Among the many poetic names for the thermal features at Yellowstone is the humble paint pot. A paint pot is basically a mud pot that takes on a characteristic color due to the oxidation state of the mud around it. Paint pots range from red to yellow to bright blue, and we’d seen several already at both Norris and Mammoth in previous days. However, this second-or-third-tier attraction area of Yellowstone promised to provide a high density of them, because, well, it’s in the name. Somehow on this Wednesday, time was rumbling by – we’d already seen the Midway Basin, West Yellowstone, and Gibbon Falls, but it still felt like the day should be young. Instead, it was already past 3:00 in the afternoon. This fortunately should not prove to be a long stop – the entire Artist Paintpot Trail is about a mile in length.

There was parking for Elizabeth’s Subaru when her, Pam, and myself got there. We took a little boardwalk that led out to a trail through the densely wooded area behind the parking lot. This trail was flat and soaked from the day’s rain, but fortunately was made of crushed stone so there wasn’t mud to contend with. The trail led to a similarly heavily wooded hillside straight ahead – the aptly named Paintpot Hill. It was here that the trail actually led into the thermal areas right at the base of the hill. We decided to do the loop clockwise around. This would put us past the only two named features I could find in researching this post. First, there was the aptly named Blood Geyser, so-called because of the brilliant red dirt surrounding it. My guess is this would pop a lot better without the persistent mist, but I did the best I could in editing.

And then there was Flash Spring, a small bubbling spring next to it.

As far as the two named features go, I’d give one a B+ and the other a C. Fortunately, many of the unnamed features of the Paint Pot group made up the slack. It started when we rounded the northern corner of the boardwalk loop and started to climb Paintpot Hill. The ground under which we walked was a crazy vibrant red:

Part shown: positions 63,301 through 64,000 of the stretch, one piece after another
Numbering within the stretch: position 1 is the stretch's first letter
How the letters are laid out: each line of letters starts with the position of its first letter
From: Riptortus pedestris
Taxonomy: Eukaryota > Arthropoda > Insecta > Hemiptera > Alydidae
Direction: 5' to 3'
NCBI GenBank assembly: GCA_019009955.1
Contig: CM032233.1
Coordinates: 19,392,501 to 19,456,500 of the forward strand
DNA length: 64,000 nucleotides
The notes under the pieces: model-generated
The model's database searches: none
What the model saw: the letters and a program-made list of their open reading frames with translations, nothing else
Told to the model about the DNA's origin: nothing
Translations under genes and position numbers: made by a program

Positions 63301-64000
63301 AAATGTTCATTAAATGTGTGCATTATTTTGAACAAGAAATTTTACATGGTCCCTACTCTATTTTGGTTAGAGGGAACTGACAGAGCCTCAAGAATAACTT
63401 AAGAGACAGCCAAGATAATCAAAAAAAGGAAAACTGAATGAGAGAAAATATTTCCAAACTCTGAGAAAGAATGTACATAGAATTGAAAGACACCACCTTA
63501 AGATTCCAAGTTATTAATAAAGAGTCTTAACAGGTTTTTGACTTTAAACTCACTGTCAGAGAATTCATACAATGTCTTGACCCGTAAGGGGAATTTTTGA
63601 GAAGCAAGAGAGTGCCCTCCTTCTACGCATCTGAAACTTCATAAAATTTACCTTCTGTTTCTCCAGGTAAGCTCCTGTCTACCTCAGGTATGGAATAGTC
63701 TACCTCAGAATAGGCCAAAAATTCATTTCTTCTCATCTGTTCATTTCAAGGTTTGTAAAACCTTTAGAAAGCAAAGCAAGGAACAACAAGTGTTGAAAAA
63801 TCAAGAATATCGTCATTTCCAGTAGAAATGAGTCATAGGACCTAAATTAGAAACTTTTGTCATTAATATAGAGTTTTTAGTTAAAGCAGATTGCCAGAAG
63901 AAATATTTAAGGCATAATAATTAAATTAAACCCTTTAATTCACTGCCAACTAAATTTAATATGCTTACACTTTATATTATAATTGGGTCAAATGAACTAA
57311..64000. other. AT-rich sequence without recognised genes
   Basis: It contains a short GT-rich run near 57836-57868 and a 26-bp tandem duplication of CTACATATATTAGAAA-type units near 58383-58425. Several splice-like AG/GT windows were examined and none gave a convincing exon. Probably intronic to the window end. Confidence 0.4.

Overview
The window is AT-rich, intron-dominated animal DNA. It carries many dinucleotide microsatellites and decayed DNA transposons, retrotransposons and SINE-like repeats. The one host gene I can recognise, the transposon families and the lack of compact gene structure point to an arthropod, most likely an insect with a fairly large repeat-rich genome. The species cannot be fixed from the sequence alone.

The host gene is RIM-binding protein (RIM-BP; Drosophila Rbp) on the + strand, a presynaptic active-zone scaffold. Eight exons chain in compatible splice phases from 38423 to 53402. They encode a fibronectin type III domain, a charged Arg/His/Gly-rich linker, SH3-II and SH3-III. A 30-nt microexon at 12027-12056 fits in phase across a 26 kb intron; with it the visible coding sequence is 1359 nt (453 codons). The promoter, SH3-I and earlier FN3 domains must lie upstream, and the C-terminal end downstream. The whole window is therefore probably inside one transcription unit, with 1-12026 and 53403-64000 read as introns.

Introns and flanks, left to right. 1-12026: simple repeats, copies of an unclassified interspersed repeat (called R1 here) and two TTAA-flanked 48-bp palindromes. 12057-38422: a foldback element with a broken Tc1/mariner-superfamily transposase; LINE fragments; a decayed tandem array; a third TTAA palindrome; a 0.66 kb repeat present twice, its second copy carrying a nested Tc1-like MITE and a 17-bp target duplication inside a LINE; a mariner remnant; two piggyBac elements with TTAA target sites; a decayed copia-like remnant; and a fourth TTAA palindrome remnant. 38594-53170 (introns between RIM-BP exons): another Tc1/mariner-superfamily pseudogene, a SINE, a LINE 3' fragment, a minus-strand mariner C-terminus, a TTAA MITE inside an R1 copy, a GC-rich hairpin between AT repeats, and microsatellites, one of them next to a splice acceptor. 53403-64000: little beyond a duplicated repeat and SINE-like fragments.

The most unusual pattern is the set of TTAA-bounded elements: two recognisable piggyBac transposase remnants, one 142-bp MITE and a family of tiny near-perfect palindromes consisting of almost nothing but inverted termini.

The hill was steep, but the three of us only had to walk a fraction of the hill before it began to level off. From the top, there was a rather panoramic view of the surrounding geyser basin that the loop enclosed, as well as the rugged caldera beyond.

And back behind this hillside lay a few small paint pots and one of the biggest mudpots I’d seen the whole trip.

And then – while photographing that belching mudpot – one of the biggest disasters of the entire trip struck. My camera died. The camera that had taken hundreds of shots over the last week, with the trusty 24-70 mm rental lens, was out of commission – kind of. If I turned it back on, I could usually squeeze off one picture before it died again. For the next day and a half, I carefully rationed all of my camera photography to get one shot of whatever we were looking at. Otherwise, it was time for the trusty iPhone to shine.

After cresting the hill, we descended the opposite slope on the path. I was a little worried about Pam here – it was pretty wet and slick, and I didn’t want her falling. I needn’t have worried. Pam managed the trail as gamely as she managed anything else in this punishing week of tourism. That worry serves as a reminder that while in hindsight I focus on what we saw and what I photographed, at the time I was more interested in sharing those experiences with those around me. Naming the individual features at each basin is just a fussy Nolan invention of later on.

With that said, the most memorable feature of the Artist Paint Pots may not have been Blood Geyser, or the big, slowly churning mud pot at the top of the hill. At the bottom of the hill, near the beginning of the loop, there were two paint pots that sat in that brilliant red dirt. Maybe it was a knee-jerk reaction, but to that point Elizabeth and I had commented that the Artist Paint Pots were lacking in paint pots than an artist would want to use. Outside of the snot-green ones at the top of the hill, have you seen anything you would want to paint with? I recognize that this is definitely a case of “third day in Yellowstone” syndrome. The Artist Paint Pots would be an otherworldly attraction anywhere else on the planet except for Yellowstone. But the lack of true vibrant paint pots would prompt Elizabeth to call this place her biggest disappointment afterward. Except for these. They were sky-blue, which set off incredibly against the red sand. There was a milky element to them too, which prompted me to comment that I’d like to paint clouds with them. These were the brilliant colors I expected.

If only the Artist Paint Pots had like 4 more features like that, it could have been one of the underrated features of the park.

We made our cold, rainy way back toward the car. As I’d expected, it wasn’t a long stop. At the time, I didn’t consider it a favorite either, but the Artist Paint Pots have grown on me over time.

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